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Iraqi, Arab Tribes Rebuff Iran’s Involvement in Mosul’s Anticipated Liberation | ASHARQ AL-AWSAT English Archive 2005 -2017
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Sunni tribal fighters take part in a military training to fight against militants of the Islamic State, on the outskirt of Ramadi, west of Baghdad, November 16, 2014. Picture taken November 16, 2014. REUTERS/Ali al-Mashhadani (IRAQ – Tags – Tags: CONFLICT MILITARY)

Erbil- Arab tribes domiciled in Iraq’s Nineveh have stressed a collective and undisputable refusal for any intervention by Iran or Shi’ite-based Popular Mobilization Forces (PMF) in the fight for Mosul’s retake from the ISIS ultra-hardline group.

As the battle to take back ISIS’ de facto capital in Iraq nears, communities across Iraq, namely Nineveh, fear that Tehran’s continued incitation of sectarianism might fail any initiative to recapture the ISIS stronghold.

Speaking on behalf of tribes in Nineveh, Sheikh Muzahim Ahmen Alhuwait explains the local rejection of Iran-backed PMF militants partaking in the Mosul liberation offensive.

Alhuwait says that Iran’s influence has been conjuring sectarian-spurred street support in Mosul backing former Iraq Prime Minister Nouri al-Maliki.

All Arab tries in Mosul and Nineveh will not tolerate any presence for either Iranian or Maliki dominance in the region, added Alhuwait.

On the other hand, Shiekh Mohammad Albujari, head of Albujari tribe, says that all Arab tribes in the region are fully prepared to liberate Iraq’s Mosul.

He explained that the people of Mosul will also be playing a great part in freeing themselves from ISIS hold, given that the locals had showcased maximum resilience and noncompliance with ISIS’ ideology or ruling.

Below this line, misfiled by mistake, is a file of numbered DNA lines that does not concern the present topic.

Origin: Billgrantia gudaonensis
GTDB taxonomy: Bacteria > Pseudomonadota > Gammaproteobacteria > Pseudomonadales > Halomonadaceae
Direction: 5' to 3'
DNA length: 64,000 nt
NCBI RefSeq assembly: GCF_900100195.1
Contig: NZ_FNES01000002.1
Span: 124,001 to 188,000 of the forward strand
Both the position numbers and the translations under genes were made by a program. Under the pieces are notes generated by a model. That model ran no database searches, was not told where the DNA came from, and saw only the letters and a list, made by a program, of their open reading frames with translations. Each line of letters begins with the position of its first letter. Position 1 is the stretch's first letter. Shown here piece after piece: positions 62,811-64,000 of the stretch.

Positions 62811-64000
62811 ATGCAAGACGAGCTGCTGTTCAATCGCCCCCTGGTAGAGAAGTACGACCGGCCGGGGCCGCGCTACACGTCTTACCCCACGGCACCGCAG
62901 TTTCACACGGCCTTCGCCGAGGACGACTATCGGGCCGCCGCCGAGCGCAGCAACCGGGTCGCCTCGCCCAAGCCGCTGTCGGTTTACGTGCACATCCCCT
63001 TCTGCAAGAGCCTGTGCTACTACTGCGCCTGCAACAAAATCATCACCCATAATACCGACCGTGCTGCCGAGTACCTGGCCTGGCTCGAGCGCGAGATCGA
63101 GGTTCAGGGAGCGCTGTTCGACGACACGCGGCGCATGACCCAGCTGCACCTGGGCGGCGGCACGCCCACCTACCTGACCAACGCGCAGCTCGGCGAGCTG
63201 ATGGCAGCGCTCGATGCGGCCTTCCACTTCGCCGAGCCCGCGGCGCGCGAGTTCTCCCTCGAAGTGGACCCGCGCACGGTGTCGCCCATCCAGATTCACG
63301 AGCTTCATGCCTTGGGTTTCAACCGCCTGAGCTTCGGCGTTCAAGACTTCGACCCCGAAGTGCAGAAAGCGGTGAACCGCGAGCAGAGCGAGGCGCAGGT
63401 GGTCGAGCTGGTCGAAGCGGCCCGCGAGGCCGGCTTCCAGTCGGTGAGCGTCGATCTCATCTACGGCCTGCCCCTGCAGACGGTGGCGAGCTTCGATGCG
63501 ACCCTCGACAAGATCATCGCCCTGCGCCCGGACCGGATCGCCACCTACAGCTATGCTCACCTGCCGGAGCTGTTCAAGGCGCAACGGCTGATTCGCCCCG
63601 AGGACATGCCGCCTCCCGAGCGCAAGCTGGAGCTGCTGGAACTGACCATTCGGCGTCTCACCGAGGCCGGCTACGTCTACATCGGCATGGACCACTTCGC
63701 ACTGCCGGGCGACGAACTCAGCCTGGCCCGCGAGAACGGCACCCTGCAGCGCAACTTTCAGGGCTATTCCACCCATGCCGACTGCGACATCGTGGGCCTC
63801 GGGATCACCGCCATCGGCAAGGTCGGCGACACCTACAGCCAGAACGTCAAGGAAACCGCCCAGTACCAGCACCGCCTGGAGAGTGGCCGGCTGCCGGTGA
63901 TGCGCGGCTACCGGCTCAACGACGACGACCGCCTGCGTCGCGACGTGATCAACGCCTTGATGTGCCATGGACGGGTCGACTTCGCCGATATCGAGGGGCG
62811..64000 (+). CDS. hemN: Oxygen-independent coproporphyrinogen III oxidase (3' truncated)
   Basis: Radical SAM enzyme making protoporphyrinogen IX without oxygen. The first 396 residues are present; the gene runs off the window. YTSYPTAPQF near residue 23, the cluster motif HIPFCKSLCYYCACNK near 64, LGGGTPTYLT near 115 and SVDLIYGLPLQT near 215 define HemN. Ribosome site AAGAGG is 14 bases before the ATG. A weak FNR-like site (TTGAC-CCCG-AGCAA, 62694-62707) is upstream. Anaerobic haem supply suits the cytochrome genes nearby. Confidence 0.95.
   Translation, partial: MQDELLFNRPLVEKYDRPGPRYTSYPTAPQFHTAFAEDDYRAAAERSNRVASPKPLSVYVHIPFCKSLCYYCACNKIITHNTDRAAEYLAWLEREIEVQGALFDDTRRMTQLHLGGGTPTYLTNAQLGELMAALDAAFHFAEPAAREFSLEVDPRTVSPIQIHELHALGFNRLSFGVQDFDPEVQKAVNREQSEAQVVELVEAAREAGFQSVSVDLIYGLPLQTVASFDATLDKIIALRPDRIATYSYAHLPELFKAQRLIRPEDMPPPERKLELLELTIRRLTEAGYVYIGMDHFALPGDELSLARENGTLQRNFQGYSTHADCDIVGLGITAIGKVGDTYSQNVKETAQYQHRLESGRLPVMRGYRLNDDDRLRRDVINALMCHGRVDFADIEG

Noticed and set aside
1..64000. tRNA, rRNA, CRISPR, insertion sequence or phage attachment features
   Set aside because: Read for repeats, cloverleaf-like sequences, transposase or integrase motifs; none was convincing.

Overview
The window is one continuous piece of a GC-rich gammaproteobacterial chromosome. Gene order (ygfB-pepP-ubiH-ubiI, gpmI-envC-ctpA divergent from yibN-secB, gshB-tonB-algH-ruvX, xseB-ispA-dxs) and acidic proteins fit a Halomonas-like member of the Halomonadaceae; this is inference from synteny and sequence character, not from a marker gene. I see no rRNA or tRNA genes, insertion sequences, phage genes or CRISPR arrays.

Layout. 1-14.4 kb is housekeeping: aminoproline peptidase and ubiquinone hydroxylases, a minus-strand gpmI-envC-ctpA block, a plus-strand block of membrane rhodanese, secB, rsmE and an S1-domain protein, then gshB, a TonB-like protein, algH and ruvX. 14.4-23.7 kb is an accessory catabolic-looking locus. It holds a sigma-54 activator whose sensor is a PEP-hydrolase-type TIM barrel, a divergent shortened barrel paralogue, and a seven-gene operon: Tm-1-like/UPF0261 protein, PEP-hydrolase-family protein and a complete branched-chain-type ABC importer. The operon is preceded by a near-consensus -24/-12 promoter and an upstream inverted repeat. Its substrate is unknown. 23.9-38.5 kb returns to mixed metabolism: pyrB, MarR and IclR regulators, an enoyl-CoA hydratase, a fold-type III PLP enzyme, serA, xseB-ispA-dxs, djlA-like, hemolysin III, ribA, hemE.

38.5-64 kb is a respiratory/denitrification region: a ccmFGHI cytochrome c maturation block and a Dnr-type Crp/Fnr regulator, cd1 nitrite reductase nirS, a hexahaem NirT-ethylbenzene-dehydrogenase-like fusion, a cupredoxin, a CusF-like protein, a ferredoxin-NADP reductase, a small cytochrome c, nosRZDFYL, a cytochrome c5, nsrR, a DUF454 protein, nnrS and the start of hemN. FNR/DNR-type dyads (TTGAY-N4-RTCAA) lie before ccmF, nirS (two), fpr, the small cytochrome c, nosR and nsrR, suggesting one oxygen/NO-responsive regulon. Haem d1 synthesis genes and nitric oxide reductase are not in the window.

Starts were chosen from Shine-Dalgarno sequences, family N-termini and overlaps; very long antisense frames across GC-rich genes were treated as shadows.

“Mosul will free itself at the hands of its own people, yet it still awaits a much needed assurance of not being stabbed from the back like what had happened in June 10, 2014,” said Abujari.

In late May, 2014, Iraqi security forces arrested seven members of ISIS militants in Mosul and learned the group had planned an offensive against the city in early June. Gharawi, the operational commander of Nineveh province, of which Mosul is the capital, asked Maliki’s most trusted commanders for reinforcements. Maliki was still in office at the time.

Senior officers scoffed at the request. Diplomats in Baghdad also passed along intelligence of an attack, only to be told that Iraqi Special Forces were in Mosul and could handle any scenario

With missing reinforcement, Mosul fell into the hands of the ultra-hardline terror group, becoming its de facto capital in Iraq early June.

Arab tribes in Iraq voiced loud concerns on the extent of Iranian infiltration into their homeland, and called upon all Iraqis to forsake Iranian involvement and stand in solidarity with other Iraqi tribes located in each of mid and north Iraq to overcome the current dilemma.